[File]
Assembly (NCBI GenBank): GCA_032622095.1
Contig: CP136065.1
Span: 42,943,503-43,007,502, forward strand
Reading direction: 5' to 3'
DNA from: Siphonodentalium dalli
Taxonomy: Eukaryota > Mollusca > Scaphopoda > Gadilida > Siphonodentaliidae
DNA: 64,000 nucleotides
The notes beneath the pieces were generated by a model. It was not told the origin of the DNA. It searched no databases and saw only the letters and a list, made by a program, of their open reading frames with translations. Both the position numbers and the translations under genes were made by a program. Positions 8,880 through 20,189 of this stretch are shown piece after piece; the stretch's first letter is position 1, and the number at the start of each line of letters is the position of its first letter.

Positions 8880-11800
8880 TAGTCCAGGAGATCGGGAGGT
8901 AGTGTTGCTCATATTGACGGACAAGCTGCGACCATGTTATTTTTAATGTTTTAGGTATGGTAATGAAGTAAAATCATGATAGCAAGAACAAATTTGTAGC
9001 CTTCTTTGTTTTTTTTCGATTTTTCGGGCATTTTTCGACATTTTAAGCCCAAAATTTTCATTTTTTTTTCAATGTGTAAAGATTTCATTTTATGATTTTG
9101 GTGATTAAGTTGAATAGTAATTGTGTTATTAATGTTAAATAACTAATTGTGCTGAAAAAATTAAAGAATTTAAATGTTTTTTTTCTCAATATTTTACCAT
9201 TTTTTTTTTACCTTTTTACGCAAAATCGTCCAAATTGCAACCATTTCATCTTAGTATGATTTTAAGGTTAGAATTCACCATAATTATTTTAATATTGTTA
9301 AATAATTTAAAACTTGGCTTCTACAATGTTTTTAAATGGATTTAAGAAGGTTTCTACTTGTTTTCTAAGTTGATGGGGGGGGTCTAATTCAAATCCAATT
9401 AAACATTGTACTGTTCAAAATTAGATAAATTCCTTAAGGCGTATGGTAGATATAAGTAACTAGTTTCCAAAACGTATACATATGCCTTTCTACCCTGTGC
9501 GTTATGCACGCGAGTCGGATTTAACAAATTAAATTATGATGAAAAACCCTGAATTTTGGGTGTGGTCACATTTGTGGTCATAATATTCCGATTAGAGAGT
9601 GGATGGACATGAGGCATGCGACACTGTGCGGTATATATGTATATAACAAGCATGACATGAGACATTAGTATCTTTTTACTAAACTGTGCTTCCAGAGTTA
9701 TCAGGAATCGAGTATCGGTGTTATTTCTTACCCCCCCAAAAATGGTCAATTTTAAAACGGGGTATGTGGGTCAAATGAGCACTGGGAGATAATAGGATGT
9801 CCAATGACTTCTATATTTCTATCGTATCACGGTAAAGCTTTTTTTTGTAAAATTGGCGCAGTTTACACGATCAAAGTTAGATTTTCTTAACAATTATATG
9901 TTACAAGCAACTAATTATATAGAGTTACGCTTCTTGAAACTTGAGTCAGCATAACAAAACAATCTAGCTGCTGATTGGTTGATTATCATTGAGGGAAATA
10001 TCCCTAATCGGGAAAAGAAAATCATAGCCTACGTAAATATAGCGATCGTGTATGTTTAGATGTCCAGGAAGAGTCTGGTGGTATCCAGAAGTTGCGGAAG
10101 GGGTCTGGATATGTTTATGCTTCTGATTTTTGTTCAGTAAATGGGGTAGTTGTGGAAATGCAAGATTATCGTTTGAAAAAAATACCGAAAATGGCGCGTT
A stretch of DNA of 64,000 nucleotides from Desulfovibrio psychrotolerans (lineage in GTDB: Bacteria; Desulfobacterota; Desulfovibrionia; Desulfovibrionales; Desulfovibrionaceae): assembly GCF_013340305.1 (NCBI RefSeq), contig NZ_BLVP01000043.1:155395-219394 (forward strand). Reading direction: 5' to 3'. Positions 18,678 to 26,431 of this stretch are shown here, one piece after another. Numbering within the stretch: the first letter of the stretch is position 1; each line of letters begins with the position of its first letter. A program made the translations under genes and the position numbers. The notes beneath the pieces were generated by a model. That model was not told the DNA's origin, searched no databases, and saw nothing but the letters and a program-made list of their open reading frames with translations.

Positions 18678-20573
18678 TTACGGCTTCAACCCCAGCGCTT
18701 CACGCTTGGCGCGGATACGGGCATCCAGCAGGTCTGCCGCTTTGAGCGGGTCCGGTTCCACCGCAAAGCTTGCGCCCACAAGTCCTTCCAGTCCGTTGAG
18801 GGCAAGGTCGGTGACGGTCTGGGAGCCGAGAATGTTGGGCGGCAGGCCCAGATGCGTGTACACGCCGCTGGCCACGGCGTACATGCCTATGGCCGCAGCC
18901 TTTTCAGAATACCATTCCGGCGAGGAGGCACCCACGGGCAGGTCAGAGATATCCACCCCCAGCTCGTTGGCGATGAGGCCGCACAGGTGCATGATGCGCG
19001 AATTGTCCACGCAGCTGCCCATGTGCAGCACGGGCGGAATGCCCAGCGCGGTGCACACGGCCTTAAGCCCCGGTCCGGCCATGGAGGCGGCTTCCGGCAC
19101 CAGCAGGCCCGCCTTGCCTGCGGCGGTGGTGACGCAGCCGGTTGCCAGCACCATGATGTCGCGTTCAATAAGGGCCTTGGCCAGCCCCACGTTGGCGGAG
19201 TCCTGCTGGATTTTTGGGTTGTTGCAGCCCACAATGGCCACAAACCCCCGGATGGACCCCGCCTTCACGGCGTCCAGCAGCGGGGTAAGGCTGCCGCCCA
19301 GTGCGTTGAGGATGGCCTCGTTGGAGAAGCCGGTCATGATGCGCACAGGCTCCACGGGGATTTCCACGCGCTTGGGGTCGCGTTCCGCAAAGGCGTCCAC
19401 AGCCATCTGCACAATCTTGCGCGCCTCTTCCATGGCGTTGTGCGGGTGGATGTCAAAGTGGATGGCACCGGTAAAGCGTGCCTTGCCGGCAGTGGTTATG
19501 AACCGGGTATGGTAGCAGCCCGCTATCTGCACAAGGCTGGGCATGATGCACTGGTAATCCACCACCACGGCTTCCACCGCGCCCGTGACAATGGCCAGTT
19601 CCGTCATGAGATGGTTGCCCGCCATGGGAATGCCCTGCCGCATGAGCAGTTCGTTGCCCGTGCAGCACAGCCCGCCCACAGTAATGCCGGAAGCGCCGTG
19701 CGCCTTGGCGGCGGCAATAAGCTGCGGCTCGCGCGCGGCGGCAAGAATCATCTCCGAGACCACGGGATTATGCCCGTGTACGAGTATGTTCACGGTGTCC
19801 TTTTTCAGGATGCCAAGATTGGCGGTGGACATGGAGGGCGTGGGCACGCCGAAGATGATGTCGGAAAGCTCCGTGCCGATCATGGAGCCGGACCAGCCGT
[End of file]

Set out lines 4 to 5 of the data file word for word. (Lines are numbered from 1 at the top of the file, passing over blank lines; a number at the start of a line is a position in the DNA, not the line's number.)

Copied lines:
Reading direction: 5' to 3'
DNA from: Siphonodentalium dalli